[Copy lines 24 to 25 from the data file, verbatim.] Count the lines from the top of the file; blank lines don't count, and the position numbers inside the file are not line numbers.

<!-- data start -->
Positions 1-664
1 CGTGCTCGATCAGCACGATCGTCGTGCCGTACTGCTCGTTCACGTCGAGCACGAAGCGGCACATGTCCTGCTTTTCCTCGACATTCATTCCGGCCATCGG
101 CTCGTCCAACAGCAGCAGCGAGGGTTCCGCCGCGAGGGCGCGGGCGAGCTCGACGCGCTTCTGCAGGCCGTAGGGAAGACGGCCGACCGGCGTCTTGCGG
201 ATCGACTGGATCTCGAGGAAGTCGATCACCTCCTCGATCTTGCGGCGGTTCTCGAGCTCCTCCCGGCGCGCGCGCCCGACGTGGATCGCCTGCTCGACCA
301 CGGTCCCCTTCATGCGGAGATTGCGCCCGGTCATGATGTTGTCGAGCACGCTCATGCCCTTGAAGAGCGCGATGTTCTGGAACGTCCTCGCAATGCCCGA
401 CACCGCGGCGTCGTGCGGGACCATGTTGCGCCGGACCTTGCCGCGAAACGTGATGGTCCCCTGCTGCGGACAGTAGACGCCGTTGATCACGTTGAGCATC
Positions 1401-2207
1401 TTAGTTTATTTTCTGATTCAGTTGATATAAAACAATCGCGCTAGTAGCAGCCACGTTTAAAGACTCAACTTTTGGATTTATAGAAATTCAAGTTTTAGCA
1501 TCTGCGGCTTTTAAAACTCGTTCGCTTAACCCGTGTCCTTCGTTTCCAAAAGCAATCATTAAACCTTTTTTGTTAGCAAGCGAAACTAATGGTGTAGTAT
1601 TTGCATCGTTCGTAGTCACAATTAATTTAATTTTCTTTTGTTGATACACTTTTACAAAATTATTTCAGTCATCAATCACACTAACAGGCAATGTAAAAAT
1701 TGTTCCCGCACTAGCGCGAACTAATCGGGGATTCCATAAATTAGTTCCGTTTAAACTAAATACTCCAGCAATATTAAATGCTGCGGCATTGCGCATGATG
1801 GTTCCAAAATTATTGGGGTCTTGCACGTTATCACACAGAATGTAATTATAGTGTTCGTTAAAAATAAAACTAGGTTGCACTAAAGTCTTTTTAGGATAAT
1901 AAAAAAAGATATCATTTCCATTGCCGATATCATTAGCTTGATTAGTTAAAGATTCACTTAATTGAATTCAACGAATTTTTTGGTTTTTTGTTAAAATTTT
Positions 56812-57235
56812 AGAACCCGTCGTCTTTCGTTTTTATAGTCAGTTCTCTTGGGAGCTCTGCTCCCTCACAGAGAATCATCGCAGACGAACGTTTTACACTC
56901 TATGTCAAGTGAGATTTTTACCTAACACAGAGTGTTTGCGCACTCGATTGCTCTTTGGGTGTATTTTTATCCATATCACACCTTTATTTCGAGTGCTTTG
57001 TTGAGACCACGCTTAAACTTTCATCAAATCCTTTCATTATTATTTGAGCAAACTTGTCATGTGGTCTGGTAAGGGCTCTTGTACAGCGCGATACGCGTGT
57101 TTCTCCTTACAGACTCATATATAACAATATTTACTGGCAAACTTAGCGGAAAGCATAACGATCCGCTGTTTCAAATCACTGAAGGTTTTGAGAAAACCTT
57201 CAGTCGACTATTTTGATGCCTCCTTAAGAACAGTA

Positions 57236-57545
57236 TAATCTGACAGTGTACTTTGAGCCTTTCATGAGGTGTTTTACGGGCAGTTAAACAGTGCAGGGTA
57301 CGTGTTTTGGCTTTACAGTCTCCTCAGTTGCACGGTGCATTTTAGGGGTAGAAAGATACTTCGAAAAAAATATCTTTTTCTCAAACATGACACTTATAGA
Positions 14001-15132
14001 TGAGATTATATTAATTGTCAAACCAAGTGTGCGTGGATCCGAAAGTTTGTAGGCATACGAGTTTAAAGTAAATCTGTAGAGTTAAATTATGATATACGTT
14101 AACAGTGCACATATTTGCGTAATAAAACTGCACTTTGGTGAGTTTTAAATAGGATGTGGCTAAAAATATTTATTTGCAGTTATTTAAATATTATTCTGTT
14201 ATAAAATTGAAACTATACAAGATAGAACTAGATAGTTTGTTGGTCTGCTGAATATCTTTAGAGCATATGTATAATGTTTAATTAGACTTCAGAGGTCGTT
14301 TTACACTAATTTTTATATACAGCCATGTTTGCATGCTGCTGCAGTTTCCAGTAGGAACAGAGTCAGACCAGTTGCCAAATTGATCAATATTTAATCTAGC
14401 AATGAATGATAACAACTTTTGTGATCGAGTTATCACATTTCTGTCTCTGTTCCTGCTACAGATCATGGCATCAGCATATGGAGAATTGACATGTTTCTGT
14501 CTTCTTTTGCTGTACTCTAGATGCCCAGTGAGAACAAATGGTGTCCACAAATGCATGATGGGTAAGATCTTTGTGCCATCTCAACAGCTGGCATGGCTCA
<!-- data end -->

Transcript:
14001 TGAGATTATATTAATTGTCAAACCAAGTGTGCGTGGATCCGAAAGTTTGTAGGCATACGAGTTTAAAGTAAATCTGTAGAGTTAAATTATGATATACGTT
14101 AACAGTGCACATATTTGCGTAATAAAACTGCACTTTGGTGAGTTTTAAATAGGATGTGGCTAAAAATATTTATTTGCAGTTATTTAAATATTATTCTGTT